Odblog: Interactive Whiteboards for the school bag?
Interactive Whiteboards for the school bag?
Categories: Limestone, OtherI don't know how other Geography teachers feel, but I think there is a lot of repetition in the Intermediate course when teaching landscapes. The land use conflicts which occur in one are just as likely to occur in another, and for students, the devil is in the detail-using appropriate examples from case study material and so on. For the teacher, the challenge is to determine where time needs to be spent to avoid treading water, and vary learning actvities to liven up similar content. In an attempt to do that, I am going to try using dabbleboard as a kind of interactive whiteboard for homework. This is an online tool which probably lends itself best to mindmapping. Students can add text, connectors, images, files and more to a constantly evolving piece of work. The best thing about this for me is that students will be able to see each others changes in real time. My hope and expectation is that between them, the students will be able to succesfully map out all of the conflicts which affect limestone landscapes without having to construct the whole thing themselves. Another example of crowd sourcing a solution.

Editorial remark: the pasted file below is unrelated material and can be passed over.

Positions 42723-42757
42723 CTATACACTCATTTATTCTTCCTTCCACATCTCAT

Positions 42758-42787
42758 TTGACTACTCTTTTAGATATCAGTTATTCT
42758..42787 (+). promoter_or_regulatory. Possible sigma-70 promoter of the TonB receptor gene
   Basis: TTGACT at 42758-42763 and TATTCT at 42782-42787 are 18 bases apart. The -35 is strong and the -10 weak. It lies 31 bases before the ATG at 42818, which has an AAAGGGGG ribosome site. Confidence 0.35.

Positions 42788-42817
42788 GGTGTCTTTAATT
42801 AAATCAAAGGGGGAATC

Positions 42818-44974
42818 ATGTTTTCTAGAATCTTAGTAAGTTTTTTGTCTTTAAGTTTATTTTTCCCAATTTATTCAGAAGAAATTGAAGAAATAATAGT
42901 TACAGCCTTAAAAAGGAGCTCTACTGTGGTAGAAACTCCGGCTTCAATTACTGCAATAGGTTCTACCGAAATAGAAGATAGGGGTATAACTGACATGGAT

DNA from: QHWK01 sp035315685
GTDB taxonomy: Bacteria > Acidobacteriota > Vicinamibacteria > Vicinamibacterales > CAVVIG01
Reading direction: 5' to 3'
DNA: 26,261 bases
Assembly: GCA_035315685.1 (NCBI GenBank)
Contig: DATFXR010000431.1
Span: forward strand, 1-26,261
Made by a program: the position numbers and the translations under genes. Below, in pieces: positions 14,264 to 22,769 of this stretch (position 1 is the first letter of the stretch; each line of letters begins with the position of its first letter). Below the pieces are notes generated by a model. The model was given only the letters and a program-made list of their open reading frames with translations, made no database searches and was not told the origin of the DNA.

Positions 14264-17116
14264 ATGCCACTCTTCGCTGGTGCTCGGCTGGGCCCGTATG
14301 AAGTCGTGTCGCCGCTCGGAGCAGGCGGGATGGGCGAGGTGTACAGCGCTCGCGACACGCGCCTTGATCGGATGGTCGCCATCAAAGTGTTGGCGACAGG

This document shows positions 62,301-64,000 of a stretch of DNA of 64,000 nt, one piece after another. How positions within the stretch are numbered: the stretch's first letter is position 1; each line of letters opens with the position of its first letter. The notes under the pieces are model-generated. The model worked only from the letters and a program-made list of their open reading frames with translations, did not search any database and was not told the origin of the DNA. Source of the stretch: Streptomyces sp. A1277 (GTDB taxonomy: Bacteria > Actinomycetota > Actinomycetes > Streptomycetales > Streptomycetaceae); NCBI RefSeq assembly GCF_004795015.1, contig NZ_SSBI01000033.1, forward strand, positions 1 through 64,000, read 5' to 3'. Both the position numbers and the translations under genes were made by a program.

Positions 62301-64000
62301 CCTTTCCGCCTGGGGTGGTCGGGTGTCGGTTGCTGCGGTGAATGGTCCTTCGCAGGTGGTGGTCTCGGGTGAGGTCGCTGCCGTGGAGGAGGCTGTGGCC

This leads me on to a discussion I had with a colleague who asked me how would I know that students were not just concentrating on what they were adding at the expense of the other information. I think there are a couple of ways round that. First, the teacher could assess knowledge using this as the 'text' with a group of students, the students could assess each other, or the students could 'teach' a part of the topic to the class on which they had not made a contribution. I also think that the biggest issue with using this tool is trust. There is a chat function and as changes are in real time, there is scope for abuse. I have used etherpad several times, which is similar, but have had complete control over this as it has been a classroom based activity. I will be sharing the link via edmodo, which allows me to keep it relatively private, but part of me also thinks how can we teach responsible use without giving the responsibility in the first place? I hope to be able to post the result here, and regardless of the outcome, will likely feed back on how the learning was affected by the use of this tool.